The three rings of computational innovation are data, algorithms and models: (i) data are the basic sources of any inductive process of knowledge production, (ii) algorithms are (at this stage of technology) software capable to learn, (iii) models are the results generated by a mixture of the formers: they consist of software that is capable to take certain decisions based on rules that are independently developed by algorithms once they have been “educated” by a particular set of data. Private and public regulation should never underestimate the inter-relations between these three “rings”: limiting its action just to one or two of them may result in unwanted chilling effects.

2.1. Only looking at data

We may consider a project set by a public Institution to build a digital commons starting from a collection of analog data. By limiting the attention solely at the data, the Institution may end up with a contractual agreement with a private AI service provider, resulting in a free digitalization of the analog collection, capable of facilitating its availability in a human readable form: this outcome may be “traded off” by the private party (that digitizes, structures and analyzes the data) by obtaining an exclusive right on the final models “extracted” from the data (or “educated” through the Institution’s data). Without going into the niceties of such right, the ideal candidate for such legal protection would be trade secrecy law [6].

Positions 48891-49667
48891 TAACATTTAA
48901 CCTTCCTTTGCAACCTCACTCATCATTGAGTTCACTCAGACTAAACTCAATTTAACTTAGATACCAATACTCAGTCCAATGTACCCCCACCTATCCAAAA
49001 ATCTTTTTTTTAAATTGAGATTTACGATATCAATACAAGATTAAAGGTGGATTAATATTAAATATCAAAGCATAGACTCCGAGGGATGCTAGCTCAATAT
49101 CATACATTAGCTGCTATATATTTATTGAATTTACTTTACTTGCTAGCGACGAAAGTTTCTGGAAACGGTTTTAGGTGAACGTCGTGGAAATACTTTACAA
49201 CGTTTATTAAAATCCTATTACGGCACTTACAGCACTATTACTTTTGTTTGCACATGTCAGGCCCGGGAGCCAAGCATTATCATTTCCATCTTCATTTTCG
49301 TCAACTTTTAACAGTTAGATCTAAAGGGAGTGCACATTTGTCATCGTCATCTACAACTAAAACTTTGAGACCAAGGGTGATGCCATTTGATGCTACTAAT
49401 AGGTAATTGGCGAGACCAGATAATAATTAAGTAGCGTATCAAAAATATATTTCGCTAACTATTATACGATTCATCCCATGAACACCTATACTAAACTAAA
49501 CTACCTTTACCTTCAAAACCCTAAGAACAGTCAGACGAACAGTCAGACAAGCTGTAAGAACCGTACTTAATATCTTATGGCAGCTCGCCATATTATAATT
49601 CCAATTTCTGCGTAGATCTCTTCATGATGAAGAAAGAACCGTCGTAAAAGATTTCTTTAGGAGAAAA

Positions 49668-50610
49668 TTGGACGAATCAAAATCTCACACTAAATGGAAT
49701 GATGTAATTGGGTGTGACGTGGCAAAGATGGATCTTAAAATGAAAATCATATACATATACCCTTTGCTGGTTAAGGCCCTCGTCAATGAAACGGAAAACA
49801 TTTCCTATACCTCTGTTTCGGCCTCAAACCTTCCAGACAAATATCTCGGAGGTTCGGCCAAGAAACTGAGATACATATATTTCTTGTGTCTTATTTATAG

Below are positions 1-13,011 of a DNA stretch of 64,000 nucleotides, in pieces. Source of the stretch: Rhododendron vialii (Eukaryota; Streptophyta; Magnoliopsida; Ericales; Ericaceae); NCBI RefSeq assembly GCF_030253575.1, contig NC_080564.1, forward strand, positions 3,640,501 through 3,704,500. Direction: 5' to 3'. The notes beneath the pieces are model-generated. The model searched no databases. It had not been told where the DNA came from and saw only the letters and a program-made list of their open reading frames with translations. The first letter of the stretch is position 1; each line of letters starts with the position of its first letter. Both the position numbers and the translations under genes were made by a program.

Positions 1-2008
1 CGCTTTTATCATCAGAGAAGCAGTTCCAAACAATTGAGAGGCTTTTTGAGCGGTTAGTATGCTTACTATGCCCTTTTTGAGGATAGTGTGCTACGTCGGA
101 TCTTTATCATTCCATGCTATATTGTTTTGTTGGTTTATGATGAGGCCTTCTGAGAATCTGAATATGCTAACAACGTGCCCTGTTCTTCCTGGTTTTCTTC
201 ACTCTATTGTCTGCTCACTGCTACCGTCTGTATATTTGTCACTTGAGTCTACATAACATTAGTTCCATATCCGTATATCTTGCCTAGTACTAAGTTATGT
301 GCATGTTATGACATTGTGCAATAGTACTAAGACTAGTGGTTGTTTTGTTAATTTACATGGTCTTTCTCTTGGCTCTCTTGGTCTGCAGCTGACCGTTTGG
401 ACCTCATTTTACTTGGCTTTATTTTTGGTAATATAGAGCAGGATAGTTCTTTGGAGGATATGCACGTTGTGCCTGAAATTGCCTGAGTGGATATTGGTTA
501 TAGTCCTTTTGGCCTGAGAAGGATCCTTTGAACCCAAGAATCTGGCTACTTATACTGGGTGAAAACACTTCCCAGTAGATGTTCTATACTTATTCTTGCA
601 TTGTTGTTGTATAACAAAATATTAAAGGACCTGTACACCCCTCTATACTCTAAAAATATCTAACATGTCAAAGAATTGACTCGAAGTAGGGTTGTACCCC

This kind of choice may be legitimate (even if it somehow resembles the “proto-copyright”, i.e. the “privilegia” provided in the Fifteen century by the Republic of Venice to certain cultural enterprises to ensure exclusivity on publishing businesses). However, from the standpoint of computational innovation, this kind of agreement would betray the purpose of creating a digital commons: indeed, by creating an intellectual property on the models, it would facilitate the “enclosure” of the “computational public domain”, i.e. the part of public domain consisting of the inner correlations between data.

2.2. Only looking at algorithms

We may then consider contractual or regulatory schemes meant to make algorithms freely available through free software regimes [7], e.g. by contractually imposing the publication of the source code. The real impact of such solutions in terms of circulation of knowledge may be significantly frustrated in cases where data collections are kept secret or are difficult to rebuild due to network effects: here, data controller may educate algorithms through such secret collections and generate proprietary and secret models [8].

2.3. Only looking at data and algorithms

Other examples of the different risks generated by partial approaches in this field may emerge in a B2B contractual relation (e.g. between a private entity “A” providing services of data analysis to a big data holder “B”) where the parties miss to regulate the ownership regime for the models generated during contractual execution. This will generate a great level of uncertainty and conflict. In particular, where intellectual property on the data belongs to B, this will argue that A cannot retain any ownership over the derived model due to an interference with its intellectual property rights. On the other side, A will have a great incentive to ..